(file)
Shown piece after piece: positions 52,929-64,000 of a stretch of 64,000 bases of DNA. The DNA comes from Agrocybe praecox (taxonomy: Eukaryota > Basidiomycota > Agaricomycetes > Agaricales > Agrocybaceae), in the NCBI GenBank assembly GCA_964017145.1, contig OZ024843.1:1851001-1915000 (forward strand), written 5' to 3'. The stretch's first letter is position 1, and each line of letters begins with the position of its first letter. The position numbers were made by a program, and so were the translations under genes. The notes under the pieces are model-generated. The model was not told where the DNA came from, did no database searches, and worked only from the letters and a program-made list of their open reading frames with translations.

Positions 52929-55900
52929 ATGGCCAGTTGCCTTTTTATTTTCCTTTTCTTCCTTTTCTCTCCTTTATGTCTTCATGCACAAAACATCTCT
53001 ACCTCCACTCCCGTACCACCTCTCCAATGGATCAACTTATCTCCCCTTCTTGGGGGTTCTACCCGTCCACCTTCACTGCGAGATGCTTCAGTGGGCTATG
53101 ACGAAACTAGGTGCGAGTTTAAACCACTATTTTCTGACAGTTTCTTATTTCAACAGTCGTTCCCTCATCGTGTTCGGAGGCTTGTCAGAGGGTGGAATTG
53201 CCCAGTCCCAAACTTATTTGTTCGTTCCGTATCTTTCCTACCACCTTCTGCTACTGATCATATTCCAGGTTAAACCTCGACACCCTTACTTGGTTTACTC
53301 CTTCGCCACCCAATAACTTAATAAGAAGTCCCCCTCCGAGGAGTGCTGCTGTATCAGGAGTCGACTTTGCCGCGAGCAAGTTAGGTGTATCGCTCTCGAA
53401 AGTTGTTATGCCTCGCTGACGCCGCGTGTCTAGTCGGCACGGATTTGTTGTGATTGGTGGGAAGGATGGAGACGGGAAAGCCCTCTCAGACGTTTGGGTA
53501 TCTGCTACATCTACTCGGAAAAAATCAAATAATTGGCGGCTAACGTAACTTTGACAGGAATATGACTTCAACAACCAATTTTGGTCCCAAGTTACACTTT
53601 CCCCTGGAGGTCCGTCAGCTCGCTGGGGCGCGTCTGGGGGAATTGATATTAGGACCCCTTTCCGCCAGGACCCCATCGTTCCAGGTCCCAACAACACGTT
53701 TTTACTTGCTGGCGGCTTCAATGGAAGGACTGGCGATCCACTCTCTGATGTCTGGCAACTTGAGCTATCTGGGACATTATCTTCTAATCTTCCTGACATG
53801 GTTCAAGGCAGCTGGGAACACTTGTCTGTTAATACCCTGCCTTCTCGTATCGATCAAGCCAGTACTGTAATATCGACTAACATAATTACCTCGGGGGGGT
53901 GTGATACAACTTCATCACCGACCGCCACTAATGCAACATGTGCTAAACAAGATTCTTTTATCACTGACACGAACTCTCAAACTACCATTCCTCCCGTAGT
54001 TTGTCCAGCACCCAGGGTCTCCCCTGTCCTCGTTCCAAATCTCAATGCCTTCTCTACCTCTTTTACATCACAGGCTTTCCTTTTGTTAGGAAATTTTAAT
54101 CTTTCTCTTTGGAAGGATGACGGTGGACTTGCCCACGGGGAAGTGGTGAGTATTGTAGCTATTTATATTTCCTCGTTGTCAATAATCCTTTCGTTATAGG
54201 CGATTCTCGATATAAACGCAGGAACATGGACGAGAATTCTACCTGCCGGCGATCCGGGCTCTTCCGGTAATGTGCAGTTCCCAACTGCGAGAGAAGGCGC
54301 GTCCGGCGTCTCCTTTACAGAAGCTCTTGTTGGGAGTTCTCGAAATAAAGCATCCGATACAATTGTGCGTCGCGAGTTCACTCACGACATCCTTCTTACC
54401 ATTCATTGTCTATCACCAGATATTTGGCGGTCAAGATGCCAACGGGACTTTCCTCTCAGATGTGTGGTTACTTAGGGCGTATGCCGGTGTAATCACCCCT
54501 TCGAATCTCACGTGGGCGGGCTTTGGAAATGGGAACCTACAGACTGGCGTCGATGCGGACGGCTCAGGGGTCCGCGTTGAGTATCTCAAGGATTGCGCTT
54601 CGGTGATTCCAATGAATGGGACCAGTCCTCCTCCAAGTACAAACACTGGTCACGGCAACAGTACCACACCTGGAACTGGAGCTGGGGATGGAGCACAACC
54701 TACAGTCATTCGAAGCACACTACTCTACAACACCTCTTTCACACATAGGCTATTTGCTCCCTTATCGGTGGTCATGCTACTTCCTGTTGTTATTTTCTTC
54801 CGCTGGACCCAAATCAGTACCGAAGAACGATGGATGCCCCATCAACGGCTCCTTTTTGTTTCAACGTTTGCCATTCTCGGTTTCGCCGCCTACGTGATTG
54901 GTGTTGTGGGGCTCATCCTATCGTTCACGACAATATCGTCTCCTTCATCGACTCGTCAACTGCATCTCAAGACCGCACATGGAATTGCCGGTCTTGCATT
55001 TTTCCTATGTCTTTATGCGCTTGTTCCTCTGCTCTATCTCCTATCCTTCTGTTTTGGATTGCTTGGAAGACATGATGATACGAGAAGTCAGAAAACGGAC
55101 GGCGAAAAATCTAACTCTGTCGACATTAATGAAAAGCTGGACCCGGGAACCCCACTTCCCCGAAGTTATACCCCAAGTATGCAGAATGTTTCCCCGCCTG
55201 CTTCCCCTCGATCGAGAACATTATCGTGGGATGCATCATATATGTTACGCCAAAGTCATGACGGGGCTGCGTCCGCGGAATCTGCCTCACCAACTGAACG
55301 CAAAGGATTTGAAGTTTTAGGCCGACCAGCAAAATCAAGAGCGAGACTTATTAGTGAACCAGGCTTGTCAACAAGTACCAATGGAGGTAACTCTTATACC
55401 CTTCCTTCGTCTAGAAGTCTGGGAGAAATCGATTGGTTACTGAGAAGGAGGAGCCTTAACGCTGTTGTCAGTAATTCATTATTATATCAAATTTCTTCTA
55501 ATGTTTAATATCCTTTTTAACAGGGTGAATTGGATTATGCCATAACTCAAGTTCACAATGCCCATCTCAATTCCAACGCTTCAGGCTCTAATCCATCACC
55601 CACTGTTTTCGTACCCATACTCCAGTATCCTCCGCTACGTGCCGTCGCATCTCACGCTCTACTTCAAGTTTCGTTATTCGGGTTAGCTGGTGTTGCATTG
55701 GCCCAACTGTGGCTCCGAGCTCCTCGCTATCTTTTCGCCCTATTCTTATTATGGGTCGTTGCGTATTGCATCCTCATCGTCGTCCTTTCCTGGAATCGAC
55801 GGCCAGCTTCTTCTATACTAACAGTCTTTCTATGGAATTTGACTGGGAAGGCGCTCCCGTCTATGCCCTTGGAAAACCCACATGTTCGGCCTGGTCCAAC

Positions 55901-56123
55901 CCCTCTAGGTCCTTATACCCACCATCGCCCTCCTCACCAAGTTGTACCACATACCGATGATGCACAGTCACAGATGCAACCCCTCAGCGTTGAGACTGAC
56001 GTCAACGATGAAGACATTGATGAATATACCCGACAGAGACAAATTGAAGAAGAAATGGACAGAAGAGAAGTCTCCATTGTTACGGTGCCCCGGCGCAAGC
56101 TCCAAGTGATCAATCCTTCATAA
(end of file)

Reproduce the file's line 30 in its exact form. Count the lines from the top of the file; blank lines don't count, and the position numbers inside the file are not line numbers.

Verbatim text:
55601 CACTGTTTTCGTACCCATACTCCAGTATCCTCCGCTACGTGCCGTCGCATCTCACGCTCTACTTCAAGTTTCGTTATTCGGGTTAGCTGGTGTTGCATTG